Knit one. Purl two. Repeat. Repeat.
By TJ Ray
In time the strand of yarn will become a soft, lovely piece of cloth. When I was growing up, several of the women in my family practiced this craft. Crochet and knitting were popular then. For some reason, the knack of these pastimes never worked for me. But I was not left out of the sewing circle.
Many Sunday afternoons saw me sitting under Grandma’s oak tree with some folks. I took to embroidery easily. In later years needlepoint interested me. And that, of course, led to fortunes spent [wasted?] on canvas and yarns. Somehow I even built a decent library of sewing books. The yarn and canvas were always far less costly than having something framed or made into a pillow.
This essay might have begun on a very different subject. When I was little, my big brother used to glue pieces of orange crates together and then carve things from it. He even did some pistols, which looked very very real when carefully painted. We both made balsa model kits. As an adult, I found making scale model planes and ships were very soothing. When our house burned in 1975, my “man cave” probably had a hundred planes hanging from the ceiling and another hundred still to be made.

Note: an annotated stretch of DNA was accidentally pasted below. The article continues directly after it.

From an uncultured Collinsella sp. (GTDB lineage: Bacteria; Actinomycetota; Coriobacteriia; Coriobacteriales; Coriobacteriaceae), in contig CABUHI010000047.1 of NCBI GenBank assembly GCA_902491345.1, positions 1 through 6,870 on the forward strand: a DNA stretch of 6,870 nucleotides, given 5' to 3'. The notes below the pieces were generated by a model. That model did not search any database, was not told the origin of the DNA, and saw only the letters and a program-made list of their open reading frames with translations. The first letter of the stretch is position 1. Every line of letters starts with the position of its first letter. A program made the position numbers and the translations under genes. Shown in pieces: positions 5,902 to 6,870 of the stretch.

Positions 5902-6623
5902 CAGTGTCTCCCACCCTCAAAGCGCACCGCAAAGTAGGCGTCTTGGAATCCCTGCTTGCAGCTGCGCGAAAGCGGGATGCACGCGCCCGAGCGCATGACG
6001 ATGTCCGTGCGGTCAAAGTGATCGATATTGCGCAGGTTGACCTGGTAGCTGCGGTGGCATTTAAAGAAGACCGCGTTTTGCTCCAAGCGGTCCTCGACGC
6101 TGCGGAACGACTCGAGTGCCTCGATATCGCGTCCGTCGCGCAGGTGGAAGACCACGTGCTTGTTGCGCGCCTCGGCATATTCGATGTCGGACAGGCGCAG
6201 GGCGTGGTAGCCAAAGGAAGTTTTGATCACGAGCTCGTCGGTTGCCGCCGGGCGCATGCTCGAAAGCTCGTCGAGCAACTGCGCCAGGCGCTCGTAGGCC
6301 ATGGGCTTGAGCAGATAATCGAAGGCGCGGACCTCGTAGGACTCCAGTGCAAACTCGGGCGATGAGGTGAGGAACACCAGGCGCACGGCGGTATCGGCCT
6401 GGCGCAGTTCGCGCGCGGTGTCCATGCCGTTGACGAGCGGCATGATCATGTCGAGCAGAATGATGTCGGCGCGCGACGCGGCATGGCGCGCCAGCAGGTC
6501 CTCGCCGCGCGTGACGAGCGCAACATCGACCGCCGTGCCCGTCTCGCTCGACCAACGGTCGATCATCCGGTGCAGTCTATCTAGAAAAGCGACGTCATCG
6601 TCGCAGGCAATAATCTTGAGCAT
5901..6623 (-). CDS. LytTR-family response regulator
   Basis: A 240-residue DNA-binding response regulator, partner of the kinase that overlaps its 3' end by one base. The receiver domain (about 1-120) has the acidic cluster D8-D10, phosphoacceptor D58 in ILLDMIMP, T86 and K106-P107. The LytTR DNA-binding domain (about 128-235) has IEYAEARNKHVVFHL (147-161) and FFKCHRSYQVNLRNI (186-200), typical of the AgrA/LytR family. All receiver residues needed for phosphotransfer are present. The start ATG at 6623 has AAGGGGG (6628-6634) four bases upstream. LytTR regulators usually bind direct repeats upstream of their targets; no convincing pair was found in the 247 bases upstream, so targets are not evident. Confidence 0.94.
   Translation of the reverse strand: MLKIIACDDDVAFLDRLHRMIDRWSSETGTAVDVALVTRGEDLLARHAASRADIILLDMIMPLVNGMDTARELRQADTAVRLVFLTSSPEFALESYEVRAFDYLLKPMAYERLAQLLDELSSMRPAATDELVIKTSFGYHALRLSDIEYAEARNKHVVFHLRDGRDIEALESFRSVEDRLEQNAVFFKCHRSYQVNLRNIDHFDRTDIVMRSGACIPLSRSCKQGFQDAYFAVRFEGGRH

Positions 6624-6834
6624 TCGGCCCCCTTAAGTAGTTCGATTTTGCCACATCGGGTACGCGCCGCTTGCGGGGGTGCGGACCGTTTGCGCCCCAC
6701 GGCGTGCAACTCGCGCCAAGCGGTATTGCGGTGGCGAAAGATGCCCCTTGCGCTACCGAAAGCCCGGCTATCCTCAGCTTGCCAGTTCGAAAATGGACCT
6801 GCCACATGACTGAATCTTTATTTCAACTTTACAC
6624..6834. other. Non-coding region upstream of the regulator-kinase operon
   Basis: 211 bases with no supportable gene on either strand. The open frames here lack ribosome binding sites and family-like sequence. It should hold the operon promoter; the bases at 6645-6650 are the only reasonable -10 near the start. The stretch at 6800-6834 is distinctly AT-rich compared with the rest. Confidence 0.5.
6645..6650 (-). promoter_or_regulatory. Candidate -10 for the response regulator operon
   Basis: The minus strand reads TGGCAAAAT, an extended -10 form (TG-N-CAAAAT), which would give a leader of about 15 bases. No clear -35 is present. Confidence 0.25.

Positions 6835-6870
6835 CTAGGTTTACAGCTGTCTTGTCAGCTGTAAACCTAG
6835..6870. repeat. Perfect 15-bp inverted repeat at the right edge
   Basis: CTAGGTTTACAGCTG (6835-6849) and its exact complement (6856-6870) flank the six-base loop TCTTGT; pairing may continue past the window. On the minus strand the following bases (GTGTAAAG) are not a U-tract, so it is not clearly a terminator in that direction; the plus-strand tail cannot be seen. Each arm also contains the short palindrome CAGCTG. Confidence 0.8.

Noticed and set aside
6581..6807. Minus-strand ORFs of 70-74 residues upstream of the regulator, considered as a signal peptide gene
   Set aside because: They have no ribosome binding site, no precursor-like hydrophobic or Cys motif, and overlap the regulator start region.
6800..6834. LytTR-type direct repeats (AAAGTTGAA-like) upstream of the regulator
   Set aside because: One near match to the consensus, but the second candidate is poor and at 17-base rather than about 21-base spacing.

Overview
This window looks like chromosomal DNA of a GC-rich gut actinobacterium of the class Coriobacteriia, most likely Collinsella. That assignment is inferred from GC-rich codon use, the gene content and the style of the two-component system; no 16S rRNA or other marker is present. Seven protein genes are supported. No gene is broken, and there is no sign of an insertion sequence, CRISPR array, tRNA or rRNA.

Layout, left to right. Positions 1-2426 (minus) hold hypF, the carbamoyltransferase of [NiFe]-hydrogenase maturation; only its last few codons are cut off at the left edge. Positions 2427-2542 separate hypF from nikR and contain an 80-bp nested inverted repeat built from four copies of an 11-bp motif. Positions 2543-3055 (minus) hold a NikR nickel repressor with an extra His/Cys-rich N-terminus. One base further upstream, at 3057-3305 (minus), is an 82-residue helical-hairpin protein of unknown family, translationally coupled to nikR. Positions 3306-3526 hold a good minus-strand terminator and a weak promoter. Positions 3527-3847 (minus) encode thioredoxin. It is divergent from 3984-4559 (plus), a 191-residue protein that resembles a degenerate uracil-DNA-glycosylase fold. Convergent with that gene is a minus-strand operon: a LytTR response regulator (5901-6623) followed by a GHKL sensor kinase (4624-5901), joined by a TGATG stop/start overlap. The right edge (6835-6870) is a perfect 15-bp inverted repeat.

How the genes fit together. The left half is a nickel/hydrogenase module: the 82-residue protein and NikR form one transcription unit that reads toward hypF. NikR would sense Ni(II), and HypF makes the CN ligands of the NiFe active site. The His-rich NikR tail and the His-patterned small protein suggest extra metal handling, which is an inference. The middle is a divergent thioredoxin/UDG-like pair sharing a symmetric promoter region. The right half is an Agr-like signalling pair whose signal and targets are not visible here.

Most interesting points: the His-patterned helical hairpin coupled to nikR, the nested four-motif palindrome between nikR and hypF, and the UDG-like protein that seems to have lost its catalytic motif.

As I said, I might have taken either of those lines to start what I want to say. It’s this: I find it incredibly sad that kids have little or no exposure to crafts such as models or sewing. Oh, they’re very quick to adopt the latest digital device, but they are wholly missing the satisfaction of putting something together with their own hands. They miss that possible “Joey, you did a wonderful job!” from Aunt Jane or Grandma.
On my bookcase are two scale model World War II tanks that were assembled and painted by Jim Cooke, my friend who taught history at the University. And, yes, I still have a couch covered with needlepoint pillows and a wall festooned with needlepoint butterflies.
When I donated my wife’s sewing machine to the high school for home ec, I also offered all the yarn and sewing books I have, but there were no takers. That’s sad. Someday soon there are going to be many parents seeing their kids leaving for college with a single artifact made by their hands to be seen. One of my favorite treasures is a little leather thing my boy made at Scout camp one summer. I should have it insured because it is so valuable.
Of course, they will leave a trail of old digital devices and games they no longer play because a newer, neater, brighter and louder one just came out. They’ll look good on your what-not shelf.
TJ Ray is a retired professor of English at Ole Miss.